SCARBOROUGH — The second annual charity golf tournament, hosted by Waddles For A Cause, will be taking place on Sept. 14 at Nonesuch River Golf Course and will support Maine families dealing with childhood cancer.

Beth Corbeau, a local business owner and one of the event’s organizers, said that last year’s event was successful and reinforced how Maine is a close-knit community.

Registration is open until Sept. 7, she said. Because of social distancing requirements, the tournament will not begin with a shotgun start, and tee times for groups will give players enough space. Masks will be required inside of the clubhouse.

The event is expected to be just as fun as last year’s, Corbeau said, with a raffle and a barbecue.

Organizers of the event will put up posters containing facts about childhood cancer, she said.

Corbeau’s son, Jackson, was diagnosed with Acute Lymphoblastic Leukemia a little under two years ago, Corbeau said. Now 4 years old, Jackson has been in and out of hospitals for treatment, staying at the Barbara Bush Children’s Hospital for about a month.


During his hospitalization and treatments at the Maine Children’s Cancer Program in Scarborough, Corbeau and her husband met other families going through the same cancer treatment process, some of which were financially struggling.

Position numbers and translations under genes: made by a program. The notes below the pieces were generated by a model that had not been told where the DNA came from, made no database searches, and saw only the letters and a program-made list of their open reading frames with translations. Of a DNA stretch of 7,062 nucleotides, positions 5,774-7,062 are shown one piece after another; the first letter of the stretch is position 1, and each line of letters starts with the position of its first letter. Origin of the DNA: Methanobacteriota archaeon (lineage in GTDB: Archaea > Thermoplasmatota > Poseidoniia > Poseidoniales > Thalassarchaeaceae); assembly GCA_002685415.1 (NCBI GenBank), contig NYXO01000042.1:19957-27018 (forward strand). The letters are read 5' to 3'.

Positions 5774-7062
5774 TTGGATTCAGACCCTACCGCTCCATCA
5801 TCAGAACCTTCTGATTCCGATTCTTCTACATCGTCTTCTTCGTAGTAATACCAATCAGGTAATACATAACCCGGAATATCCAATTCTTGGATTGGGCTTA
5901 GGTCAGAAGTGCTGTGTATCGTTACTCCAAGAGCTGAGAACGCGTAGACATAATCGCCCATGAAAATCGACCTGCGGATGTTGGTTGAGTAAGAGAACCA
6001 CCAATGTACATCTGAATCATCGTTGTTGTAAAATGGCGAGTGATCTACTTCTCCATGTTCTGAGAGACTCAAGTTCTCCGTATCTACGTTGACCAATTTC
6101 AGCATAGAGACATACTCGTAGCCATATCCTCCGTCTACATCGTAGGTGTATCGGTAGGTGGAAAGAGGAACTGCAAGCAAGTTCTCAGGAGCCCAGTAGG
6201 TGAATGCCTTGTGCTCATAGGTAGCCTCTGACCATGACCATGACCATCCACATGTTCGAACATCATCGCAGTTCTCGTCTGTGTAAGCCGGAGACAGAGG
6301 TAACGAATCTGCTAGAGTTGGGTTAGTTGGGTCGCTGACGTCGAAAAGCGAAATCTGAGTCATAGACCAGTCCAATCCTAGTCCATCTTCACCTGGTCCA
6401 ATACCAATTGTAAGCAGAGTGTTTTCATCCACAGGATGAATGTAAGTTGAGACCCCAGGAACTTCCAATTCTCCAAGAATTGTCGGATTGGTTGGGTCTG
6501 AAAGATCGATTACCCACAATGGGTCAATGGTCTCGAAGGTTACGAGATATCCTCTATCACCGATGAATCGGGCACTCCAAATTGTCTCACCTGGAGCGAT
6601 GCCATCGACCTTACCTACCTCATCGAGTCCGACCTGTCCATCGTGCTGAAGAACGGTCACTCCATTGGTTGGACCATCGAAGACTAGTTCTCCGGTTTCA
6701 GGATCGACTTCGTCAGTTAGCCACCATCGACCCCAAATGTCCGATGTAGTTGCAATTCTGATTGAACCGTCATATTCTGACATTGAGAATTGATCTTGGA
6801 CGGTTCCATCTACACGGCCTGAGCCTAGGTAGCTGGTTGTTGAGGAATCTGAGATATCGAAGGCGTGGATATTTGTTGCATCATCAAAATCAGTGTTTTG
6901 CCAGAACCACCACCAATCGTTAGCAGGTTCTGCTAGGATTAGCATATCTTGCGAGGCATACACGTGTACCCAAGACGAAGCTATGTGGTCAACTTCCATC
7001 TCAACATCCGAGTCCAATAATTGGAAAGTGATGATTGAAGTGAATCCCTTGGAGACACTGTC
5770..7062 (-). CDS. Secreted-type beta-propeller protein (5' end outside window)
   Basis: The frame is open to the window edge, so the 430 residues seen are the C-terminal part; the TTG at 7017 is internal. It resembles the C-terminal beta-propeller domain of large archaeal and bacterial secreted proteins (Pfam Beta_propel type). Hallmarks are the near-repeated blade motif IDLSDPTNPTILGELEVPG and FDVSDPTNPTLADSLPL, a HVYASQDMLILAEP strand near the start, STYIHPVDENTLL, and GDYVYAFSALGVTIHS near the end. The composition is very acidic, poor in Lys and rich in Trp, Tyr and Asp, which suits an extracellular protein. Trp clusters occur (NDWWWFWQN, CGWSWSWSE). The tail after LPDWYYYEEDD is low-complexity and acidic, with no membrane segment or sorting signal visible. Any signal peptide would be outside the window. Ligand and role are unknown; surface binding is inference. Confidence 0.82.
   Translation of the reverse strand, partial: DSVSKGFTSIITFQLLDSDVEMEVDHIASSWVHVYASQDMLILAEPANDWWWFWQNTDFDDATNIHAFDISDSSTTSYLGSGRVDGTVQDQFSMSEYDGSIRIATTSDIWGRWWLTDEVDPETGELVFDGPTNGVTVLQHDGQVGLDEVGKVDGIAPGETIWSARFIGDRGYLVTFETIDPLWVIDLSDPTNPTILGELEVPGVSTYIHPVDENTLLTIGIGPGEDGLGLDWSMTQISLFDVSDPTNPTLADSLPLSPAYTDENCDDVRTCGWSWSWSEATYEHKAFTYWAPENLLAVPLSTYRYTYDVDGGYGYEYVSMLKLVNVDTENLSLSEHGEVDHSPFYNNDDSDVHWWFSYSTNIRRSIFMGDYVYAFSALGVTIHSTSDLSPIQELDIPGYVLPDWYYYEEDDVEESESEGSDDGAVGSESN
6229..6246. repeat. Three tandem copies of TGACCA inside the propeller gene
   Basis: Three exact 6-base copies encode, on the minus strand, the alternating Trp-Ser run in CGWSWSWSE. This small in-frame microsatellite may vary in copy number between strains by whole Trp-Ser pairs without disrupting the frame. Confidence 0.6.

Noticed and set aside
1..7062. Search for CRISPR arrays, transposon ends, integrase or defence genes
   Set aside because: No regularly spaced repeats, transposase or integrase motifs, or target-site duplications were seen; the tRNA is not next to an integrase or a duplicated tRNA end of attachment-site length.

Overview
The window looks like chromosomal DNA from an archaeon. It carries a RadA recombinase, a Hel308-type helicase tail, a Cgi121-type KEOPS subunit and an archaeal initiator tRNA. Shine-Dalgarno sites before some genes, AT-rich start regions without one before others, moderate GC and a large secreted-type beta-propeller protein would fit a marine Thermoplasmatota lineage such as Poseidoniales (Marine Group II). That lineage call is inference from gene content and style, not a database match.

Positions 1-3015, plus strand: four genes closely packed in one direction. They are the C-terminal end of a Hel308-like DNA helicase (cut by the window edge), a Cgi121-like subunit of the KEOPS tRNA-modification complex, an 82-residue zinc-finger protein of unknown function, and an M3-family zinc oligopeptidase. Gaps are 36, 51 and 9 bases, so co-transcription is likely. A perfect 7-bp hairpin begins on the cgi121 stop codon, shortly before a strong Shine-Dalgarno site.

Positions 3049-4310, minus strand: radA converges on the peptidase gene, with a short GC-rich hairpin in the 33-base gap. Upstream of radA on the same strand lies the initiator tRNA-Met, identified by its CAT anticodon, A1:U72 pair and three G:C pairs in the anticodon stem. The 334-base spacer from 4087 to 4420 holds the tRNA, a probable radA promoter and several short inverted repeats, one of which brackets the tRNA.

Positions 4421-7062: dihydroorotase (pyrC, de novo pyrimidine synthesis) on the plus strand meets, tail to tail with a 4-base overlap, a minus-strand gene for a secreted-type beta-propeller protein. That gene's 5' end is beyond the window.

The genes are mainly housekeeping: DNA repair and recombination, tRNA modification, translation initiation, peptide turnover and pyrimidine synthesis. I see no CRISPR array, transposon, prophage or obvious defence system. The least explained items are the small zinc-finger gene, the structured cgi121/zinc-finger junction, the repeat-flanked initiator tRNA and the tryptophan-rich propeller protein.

“I always come from a place where when you feel helpless, help someone else,” she said. “It reminds us of how blessed we are. We have great insurance, flexible schedules, and live close to Maine Children’s Cancer Program.”

Since December of 2019, Waddles for a Cause has raised $25,000 and has helped 15 Maine families, Corbeau said. The name “Waddles” comes from Jackson’s stuffed penguin that he brings to every treatment session.

The COVID-19 situation has created a new set of troubles for families who have children battling cancer, Corbeau said.

“There are a lot of families within the program who lost their jobs or had to be furloughed,” she said. “Along with the loss of jobs comes the loss of insurance, which is a major thing with a child with cancer. Now it’s only one parent who can go to treatment. A lot of times that’s hard for families. Like, if you’re hospitalized for a long time, they’re asking for one family member to stay, instead of switching off. There’s a lot of stress for finances and having a child whose immuno-compromised.”

According to the Waddles For A Cause website, over 60 Maine families a year are affected with childhood cancer diagnoses.

Although dealing with cancer is hard and stressful, members of the community often show eagerness to help, Corbeau said. Many of the teams that participated in last year’s charity golf event have signed up for this year’s.

“The whole day for me last year was an incredible experience,” she said. “Seeing everyone when we got there, I literally lost my breath to see people who supported Maine families.”

To sign up for the event, visit

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